Reactions to triggers can range from slight discomfort to severe panic attacks; none of these reactions are less valid because they’re not bad enough. My general mental health influences how I respond to a trigger. The same trigger might not bother me on a good day but make me suffer from paranoia and anxiety on a bad day. It is still always a trigger.

Veterans are not the only ones suffering from PTSD “war” is not the only real trigger. Mocking triggers (no matter how silly they seem to you) means mocking and disrespecting everyone who had a traumatic experience and asks people to tag triggers because they don’t want the memories to resurface more than they already do anyway you’re not my therapist. You have no say in what triggers me and how I am supposed to deal with that.

So if I ask people to tag penguins, but don’t feel comfortable telling everyone that the reason for this is that they are my abuser’s favorite animals which they often talked about (when they weren’t hitting me, locking me up and letting me starve, and telling me I deserve it), you have absolutely no right to make fun of that, bye.


Nigri Draókos
Psicofilosofía Urbana (c)1980
Copyright 1980 JoeAbbis ICP

Función Neurológica

Posted on Actualizado enn

La inducción de neurotransmisores en las sinapsis probocan reacciones electroquimicas induciendo hondas medibles por instrmentación especial.[/caption]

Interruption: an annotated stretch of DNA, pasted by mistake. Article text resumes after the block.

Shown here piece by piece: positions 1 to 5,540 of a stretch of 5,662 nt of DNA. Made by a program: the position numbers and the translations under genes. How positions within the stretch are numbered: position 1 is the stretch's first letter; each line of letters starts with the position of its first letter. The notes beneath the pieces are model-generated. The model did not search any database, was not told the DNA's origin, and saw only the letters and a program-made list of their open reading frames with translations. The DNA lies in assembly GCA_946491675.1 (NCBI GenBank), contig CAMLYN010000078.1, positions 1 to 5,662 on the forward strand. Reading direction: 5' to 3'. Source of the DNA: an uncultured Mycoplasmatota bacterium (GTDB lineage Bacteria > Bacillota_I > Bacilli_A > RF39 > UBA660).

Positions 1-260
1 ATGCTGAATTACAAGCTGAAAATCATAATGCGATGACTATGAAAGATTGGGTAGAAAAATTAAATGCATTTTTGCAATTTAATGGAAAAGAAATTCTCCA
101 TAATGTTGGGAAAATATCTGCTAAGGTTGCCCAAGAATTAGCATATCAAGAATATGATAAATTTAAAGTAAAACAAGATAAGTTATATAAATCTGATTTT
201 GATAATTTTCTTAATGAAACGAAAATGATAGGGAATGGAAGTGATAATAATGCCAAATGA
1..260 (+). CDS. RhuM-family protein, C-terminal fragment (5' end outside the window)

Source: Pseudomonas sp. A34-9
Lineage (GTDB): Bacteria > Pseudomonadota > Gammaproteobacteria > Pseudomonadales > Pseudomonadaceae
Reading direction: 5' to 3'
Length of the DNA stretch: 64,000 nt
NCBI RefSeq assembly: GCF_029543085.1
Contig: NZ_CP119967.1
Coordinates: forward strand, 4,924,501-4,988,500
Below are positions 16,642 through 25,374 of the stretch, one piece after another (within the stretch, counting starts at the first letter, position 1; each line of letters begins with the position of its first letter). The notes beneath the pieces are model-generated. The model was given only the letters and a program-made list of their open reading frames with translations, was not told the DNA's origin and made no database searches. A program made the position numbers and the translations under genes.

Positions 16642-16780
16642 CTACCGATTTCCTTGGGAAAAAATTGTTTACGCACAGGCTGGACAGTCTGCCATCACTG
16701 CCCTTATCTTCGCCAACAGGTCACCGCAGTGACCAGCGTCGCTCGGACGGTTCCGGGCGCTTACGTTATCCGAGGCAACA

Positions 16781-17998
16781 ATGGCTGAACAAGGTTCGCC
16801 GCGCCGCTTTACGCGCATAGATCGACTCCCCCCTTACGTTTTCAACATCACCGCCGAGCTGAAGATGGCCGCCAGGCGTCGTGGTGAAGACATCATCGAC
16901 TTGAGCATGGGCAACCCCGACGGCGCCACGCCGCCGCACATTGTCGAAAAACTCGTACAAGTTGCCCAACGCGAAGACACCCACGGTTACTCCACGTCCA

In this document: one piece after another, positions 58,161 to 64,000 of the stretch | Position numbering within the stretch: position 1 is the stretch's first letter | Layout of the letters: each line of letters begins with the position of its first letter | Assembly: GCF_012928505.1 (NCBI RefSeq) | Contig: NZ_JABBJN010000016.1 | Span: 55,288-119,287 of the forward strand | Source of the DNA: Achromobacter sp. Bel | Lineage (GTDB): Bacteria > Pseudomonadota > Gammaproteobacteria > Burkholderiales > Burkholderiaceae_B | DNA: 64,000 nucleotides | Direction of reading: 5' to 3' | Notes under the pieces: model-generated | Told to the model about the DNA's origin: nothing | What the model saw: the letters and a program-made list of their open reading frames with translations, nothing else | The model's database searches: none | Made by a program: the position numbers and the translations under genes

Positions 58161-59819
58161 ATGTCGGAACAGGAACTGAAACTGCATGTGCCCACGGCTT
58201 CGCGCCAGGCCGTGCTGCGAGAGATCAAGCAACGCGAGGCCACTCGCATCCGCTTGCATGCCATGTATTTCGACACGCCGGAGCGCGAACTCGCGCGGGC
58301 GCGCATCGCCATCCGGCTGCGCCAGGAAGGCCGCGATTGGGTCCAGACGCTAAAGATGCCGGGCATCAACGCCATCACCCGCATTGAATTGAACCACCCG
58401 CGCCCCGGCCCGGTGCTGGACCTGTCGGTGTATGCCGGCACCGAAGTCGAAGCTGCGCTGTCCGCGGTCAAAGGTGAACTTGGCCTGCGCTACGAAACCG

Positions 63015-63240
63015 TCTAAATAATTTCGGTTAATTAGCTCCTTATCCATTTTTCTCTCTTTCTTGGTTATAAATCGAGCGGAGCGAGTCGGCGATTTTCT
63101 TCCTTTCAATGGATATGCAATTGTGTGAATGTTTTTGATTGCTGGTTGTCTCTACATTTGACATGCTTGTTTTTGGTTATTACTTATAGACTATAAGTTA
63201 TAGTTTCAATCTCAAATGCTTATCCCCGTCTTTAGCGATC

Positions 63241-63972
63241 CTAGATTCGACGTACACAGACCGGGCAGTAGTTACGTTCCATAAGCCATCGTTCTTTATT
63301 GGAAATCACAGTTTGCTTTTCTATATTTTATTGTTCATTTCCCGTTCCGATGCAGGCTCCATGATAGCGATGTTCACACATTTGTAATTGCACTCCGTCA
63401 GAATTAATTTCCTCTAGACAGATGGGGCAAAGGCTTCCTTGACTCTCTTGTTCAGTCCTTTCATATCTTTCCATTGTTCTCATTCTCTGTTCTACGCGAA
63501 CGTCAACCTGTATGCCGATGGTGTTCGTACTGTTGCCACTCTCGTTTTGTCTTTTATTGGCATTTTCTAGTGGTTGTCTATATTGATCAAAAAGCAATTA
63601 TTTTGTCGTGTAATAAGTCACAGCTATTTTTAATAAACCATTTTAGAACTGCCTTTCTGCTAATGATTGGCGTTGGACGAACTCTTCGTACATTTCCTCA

¿Me sigues?

¿Porqué dudas de tí?, ¿Porqué tienes miedo?, ¿La soledad te trajo apoyo?¿No es más fácil conocer a alguien en una Iglesia o cualquier otro lugar donde haya buyisio?

¿Porqué nos escondemos detras de mascaras falsas?, ¿No estamos a gusto con nosotros mismos?, ¿Porqué?
Nosotros somos seres visuales,  primero la vista mira su entorno, la parte occipital del cerebro comienza a discriminar las imágenes que esta procesando conforme a la información que haya obtenido de experiencias anteriores.

En nuestras mentes comenzamos harcernos de expectativas que podrán o no, decepcionarnos basado en lo que inicialmente observamos.

Si cómo lucimos no es importante, porqué, entonces, tendríamos que vestirse bien para una entrevista, la Iglesias o una gala, si lo que observamos de primera intención no fuera tan importante para nuestra sociedad.

Queremos agradar a los demás porque   tenemos la nescesidad pertenencia. Decimos que somos felices viviendo solos, cuando en realidad no lo estamos y no lo queremos estar. Porque la incistencia de contradecirnos palabras contra acciones.

Porque la necesidad de acudir a las redes sociales, no es porque tenemos la ideación de tener a alguien que nos escuche y nos comprenda. El deseo de agradar a otros y tener sentido de pertenencia.

Éstos events o conducta nos persiguen desde la prehistoria.  Entonces porqué decimos que la apariencia no es tan importante cuando en realidad, si lo es. Existe un refran que dice; el habito no hace al monje pero lo distingue,  ¿Será esto cierto?

Joe Abbis
José L Amalbert Reyes
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Derechos Reservados 1979